In his third and most powerful work of fiction, the acclaimed author of The Coming of Rain and Bound for the Promised Land—biographer also of Thomas More—immerses us in the rich life of an American town, in the subtle and complex experience of becoming an American, in the good and evil of a time gone by.
The place is Bourbonville, Tennessee. The time: the end of the First World War. The protagonist: Paul Alexander—Greek by birth, Belgian by adoption, wounded in the war, nearly to death, and now washed up history, by accident, by odd fate, on the edges of Bourbonville, and soon to become part of its center.
This is a town where people have known one another for generations, a town full of talkers, compulsive storytellers—thrilled to have a new listener to whom they can pour out local scandals, triumphs, secrets, especially the ongoing saga of the great schism between Moreland Pinkerton, champion of Progress who has drained a swamp to a foundry, and Brian Ledbetter and his Weaver stepsons, independent farmers with the values of an earlier, more agrarian America, who see Pinkerton as a bully and a destroyer. Listening, fascinated, Paul is reluctantly drawn into the life of the town, into the world beyond Mrs. Coolidge’s where he boards, one of seven bachelors. And—through both his work and his friendships—into the battle between Pinkerton (his boss at the foundry) and Ledbetter (whose granddaughter loves him) for the town’s soul.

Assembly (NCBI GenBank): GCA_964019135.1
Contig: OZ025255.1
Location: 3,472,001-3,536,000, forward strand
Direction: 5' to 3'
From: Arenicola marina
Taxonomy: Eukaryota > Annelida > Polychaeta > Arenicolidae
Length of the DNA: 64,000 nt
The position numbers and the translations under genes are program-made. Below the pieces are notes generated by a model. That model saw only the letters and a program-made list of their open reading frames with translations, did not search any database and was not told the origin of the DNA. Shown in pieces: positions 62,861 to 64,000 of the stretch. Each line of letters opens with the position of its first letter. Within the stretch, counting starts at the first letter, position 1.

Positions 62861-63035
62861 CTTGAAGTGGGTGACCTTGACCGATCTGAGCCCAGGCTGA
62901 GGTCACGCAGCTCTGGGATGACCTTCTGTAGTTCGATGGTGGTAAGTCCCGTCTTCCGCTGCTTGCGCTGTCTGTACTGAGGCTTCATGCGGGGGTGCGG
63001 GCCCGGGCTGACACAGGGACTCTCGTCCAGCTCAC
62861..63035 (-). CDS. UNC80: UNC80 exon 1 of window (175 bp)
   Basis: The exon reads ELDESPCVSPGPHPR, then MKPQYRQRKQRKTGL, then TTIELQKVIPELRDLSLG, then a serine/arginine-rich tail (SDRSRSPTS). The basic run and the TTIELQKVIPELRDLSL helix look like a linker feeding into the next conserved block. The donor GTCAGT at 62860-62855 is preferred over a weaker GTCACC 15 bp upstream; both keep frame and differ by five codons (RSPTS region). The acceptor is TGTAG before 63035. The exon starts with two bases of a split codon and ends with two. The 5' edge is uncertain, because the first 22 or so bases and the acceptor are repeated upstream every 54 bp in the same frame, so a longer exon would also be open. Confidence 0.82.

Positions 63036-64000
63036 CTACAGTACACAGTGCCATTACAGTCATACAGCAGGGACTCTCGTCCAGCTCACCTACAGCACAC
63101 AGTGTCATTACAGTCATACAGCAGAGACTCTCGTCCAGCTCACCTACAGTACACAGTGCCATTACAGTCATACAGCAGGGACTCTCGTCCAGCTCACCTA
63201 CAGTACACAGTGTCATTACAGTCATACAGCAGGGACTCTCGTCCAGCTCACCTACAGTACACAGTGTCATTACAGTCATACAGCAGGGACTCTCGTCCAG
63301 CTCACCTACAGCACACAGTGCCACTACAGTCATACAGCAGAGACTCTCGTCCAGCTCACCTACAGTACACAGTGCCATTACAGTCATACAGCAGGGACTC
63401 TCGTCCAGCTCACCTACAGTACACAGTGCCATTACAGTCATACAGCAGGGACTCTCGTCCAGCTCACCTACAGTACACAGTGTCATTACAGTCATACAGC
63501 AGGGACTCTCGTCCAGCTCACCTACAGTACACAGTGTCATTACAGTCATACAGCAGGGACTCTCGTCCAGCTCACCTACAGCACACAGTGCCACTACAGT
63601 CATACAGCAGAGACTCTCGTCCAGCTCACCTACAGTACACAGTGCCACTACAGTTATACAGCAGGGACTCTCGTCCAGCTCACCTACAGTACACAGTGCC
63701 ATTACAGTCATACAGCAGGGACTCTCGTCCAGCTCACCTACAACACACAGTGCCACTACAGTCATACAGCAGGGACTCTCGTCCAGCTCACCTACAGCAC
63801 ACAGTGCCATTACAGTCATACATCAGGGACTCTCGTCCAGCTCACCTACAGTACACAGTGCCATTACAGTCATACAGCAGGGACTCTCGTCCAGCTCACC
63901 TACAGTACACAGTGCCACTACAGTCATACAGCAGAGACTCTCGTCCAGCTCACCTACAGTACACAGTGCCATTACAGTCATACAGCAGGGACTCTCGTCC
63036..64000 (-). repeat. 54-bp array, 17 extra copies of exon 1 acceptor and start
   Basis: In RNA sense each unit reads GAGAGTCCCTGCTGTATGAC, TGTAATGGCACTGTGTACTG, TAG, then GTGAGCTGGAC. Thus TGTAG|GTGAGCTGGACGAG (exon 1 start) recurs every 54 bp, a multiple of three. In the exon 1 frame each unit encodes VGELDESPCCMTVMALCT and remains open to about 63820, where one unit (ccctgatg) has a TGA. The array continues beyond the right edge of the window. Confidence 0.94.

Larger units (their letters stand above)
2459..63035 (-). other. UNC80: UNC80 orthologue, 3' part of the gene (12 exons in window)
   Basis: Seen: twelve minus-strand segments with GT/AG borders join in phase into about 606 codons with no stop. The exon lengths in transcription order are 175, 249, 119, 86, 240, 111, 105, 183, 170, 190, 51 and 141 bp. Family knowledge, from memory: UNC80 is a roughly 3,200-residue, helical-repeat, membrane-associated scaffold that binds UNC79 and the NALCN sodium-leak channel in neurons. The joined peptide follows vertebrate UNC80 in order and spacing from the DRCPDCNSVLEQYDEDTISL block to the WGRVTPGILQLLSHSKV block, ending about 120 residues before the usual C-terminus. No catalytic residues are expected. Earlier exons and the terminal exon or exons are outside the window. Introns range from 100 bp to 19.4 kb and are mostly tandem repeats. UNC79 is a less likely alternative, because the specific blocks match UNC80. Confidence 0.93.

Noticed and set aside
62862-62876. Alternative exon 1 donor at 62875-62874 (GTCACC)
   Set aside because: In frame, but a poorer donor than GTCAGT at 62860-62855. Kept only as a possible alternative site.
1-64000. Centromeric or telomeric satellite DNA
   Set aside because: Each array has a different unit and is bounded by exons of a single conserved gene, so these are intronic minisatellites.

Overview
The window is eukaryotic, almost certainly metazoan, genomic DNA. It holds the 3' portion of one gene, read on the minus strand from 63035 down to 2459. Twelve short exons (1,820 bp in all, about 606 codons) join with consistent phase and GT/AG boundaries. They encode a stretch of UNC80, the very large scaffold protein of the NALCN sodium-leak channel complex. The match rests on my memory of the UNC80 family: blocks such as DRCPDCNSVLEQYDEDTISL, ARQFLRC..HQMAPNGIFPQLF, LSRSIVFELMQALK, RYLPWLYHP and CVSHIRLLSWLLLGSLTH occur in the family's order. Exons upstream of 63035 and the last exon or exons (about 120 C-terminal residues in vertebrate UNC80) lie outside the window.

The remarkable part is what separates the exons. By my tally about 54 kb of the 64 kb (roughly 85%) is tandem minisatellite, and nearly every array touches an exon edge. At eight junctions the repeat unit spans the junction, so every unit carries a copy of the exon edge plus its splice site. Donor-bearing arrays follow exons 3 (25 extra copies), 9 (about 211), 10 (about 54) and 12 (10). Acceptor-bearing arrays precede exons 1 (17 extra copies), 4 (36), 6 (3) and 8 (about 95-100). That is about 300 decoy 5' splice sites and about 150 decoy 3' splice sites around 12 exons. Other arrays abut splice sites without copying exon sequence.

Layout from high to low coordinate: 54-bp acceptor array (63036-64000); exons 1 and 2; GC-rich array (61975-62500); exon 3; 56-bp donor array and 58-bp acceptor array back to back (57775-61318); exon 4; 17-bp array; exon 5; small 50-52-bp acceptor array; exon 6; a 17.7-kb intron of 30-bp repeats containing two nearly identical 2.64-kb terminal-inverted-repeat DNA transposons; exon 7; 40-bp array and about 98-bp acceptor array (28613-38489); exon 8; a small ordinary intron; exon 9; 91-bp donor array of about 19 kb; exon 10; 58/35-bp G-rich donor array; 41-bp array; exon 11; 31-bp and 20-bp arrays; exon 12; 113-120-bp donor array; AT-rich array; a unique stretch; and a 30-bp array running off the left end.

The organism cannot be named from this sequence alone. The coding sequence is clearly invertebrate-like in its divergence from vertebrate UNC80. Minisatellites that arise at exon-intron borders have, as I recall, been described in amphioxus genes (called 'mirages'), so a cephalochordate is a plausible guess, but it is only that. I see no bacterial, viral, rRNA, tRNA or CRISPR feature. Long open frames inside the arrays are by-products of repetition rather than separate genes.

Inevitably, the two factions find themselves in dangerous confrontation where a black war veteran’s attempt to organize the foundry’s black workers erupts into racial animosities and bloody industrial conflict. And, in the midst of these violent events, Paul’s own astonishing story—his exile from Greece and his wartime ordeal—unfolds as he begins to move away from his past into the heart of the town, finding himself eventually part even of its myths.
In After the War, Marius has given us a large and moving novel that compels us both by its panoramic amplitude and by its revelation of one fascinating life in the throes of change.
About Richard Marius
Richard Marius was born and grew up on a farm in East Tennessee. He received his bachelor?s degree from the University of Tennessee and his doctorate from Yale University. After teaching history at Gettysburg College and the University of Tennessee, he headed the Expository Writing Program at Harvard from 1978 to 1998.
An Affair of Honor is the third of a loose trilogy of novels set in fictional Bourbon County, Tennessee, the first two volumes being The Coming of Rain and After the War. He is also the author of a fourth novel, Bound for the Promised Land; two major biographies, Thomas More and Martin Luther; and a style book, The Writer?s Companion. He was the editor of a book of Civil War poetry and of several volumes in the Yale Edition of The Complete Works of Thomas More. He died in 1999.